3. provide reasons for their inaccuracy, and
  4. detail how these statements are causing you harm.

Students can report behavior that violates various social media platforms’ policies within the platforms themselves.

Several web hosting service providers have established their own community standards or acceptable use policies, enabling visitors to websites to report instances of abuse. Below, we've included some notable web hosting vendors in the list:

If an individual/anonymous user account posted about you on social media platforms, a request to remove content might not be positively received and may be ignored. We typically advise against directly engaging with a social media account or website that is subjecting you to abuse, harassment, or threats. If you encounter content on a social media platform or website that is specifically aimed at you and breaches the site’s community standards, it's recommended to report the content to the platform or web host.

If the recipient of your initial request disregards or rejects it, you might contemplate involving an attorney to draft a follow-up letter on your behalf.

Prior to submitting a request for the removal of harmful content, it's advisable to save a copy of the content to retain evidence of the abuse.

Some online harassers have registered the names of individual persons as web domains and established websites at those domains to host online attacks on the named persons. It may be possible to have these domain names de-registered.

The initial step involves performing a "whois" search to determine which domain registrar company (such as or GoDaddy) has registered the domain. Visit and input the domain name into the search bar. The search outcomes will present domain, contact, and registrar details. Registrar information indicates the domain registrar, while contact information reveals the details of the individual or proxy company that registered the domain for the actual user.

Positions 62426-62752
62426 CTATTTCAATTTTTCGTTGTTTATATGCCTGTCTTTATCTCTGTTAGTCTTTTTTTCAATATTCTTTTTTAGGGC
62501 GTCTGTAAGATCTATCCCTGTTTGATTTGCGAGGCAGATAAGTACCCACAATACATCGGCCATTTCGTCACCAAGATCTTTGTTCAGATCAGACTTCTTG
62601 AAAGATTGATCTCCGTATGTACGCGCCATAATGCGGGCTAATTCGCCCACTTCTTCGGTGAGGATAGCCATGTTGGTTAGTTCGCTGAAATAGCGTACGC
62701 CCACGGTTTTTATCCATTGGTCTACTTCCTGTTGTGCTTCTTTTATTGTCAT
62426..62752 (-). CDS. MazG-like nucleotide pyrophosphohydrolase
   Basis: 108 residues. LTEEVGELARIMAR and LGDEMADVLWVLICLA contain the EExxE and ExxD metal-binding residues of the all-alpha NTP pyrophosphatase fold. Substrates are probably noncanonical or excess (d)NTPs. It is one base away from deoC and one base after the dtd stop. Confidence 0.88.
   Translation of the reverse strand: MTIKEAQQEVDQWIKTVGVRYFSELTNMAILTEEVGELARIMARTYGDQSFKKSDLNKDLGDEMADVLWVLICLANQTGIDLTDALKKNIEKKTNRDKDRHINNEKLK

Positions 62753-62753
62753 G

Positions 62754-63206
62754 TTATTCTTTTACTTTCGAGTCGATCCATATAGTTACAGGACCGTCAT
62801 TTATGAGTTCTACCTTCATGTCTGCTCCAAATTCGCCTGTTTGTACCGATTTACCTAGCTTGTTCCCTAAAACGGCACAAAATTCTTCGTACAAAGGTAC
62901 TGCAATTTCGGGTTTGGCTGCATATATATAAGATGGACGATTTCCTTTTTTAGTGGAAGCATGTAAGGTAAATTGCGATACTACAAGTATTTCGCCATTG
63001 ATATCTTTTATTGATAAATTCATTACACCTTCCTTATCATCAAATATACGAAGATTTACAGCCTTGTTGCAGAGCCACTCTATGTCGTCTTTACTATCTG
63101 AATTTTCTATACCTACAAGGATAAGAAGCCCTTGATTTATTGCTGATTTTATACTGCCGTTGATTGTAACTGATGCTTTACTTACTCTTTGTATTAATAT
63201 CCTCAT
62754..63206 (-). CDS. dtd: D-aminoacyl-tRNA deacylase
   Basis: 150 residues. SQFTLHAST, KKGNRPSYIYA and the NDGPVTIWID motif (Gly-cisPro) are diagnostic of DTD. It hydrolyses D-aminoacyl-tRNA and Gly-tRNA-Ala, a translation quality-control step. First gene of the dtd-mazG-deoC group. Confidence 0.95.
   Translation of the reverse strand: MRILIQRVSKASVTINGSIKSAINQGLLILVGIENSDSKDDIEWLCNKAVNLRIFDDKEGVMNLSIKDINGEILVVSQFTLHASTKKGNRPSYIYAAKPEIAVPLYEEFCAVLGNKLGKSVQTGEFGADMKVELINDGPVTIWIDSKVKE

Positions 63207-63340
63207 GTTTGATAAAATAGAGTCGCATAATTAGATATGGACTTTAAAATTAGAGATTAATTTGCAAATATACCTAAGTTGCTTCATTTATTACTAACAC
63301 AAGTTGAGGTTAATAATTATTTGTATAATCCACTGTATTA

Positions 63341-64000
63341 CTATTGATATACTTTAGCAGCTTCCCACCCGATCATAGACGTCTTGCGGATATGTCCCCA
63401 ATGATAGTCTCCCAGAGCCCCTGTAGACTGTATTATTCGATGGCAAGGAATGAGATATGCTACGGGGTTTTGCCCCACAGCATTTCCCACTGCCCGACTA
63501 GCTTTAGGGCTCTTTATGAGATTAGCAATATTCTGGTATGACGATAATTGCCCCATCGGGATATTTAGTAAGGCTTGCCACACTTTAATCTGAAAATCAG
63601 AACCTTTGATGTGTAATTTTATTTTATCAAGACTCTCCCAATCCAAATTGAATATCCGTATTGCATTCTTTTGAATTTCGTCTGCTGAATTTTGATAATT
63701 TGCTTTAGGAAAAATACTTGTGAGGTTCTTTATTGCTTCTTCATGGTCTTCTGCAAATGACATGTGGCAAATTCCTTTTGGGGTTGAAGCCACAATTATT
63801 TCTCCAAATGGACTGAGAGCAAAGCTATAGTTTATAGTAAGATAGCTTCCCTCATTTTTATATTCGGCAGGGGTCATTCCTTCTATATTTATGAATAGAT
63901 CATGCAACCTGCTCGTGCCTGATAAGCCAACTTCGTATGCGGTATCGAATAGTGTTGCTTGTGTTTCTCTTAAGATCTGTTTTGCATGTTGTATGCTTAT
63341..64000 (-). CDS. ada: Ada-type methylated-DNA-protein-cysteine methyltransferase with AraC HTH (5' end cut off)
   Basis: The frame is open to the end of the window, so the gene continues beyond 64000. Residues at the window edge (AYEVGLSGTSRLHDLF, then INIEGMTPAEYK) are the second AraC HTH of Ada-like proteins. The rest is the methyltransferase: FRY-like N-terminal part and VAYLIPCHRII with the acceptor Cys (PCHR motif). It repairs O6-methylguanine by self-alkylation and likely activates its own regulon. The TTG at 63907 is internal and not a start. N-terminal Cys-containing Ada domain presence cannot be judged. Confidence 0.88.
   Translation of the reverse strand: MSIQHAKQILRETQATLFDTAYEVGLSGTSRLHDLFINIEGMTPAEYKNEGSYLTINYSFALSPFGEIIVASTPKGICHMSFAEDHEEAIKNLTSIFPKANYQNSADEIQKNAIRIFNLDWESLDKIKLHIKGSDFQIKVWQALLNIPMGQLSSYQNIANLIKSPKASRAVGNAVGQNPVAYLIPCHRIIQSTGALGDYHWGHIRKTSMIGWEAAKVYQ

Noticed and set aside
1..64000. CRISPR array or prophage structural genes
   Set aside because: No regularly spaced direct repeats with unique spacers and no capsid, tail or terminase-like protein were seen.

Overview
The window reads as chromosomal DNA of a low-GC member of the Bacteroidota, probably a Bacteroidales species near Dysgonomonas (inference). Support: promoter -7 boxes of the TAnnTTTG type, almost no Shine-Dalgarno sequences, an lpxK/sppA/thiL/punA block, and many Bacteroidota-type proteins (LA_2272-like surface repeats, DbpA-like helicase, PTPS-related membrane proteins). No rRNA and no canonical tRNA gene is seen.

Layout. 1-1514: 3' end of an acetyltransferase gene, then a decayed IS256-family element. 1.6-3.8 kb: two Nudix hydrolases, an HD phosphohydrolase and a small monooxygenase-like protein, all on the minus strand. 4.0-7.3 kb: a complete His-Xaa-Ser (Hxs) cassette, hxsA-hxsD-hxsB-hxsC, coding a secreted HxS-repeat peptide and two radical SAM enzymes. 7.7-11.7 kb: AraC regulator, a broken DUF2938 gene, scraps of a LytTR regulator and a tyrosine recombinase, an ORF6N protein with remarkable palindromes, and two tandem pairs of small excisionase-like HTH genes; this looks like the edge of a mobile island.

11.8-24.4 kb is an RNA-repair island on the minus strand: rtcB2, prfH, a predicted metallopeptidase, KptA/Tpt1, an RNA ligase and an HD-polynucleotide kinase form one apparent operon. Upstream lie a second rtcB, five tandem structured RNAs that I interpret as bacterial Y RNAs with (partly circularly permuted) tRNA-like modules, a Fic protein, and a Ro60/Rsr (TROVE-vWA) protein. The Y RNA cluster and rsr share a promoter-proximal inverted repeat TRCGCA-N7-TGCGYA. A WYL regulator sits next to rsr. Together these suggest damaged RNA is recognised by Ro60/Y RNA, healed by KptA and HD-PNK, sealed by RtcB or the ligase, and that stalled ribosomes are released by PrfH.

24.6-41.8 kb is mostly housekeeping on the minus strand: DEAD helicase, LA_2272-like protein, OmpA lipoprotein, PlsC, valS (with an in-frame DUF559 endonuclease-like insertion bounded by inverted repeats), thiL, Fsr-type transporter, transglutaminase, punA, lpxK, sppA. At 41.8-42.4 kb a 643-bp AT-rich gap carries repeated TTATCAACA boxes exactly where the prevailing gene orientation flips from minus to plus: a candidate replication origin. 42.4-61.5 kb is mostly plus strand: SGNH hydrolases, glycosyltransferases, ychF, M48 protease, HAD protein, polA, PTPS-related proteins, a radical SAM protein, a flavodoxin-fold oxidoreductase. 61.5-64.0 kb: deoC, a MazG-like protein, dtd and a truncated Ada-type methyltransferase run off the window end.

Upon accessing the domain registrar’s website, you should find a landing page featuring a phone number and email address where you can report abuse to the registrar. Additionally, the registrar’s website is expected to offer details regarding the community standards for its registrants and instructions on reporting violations of its policies.

Below, we've included some notable web hosting vendors in the list:

If you utilize the registrar’s abuse reporting feature and the registrar determines that the website registered has violated its content policies, the registrar may opt to deregister the domain name. Deregistering a domain name is a significant action for a registrar to undertake, and it's more probable if the domain name contributes to breaches of the registrar’s regulations. However, in situations where the website posts abusive content but the domain name itself isn't objectionable, a takedown request directed to the web hosting company is often more likely to succeed than a request to deactivate the domain name.


Documenting the Harassment

If you're facing online abuse, harassment, or threats, it's crucial to take measures to preserve evidence of the communications.

  • Retain any emails, voicemails, or text messages you receive.
  • Capture screenshots or photos of comments made on social media platforms; as these comments can be removed, screenshots are often valuable for documentation purposes.

Though holding onto messages or posts that are distressing can make you feel worse, maintaining evidence of an attack, especially one involving threats, is crucial.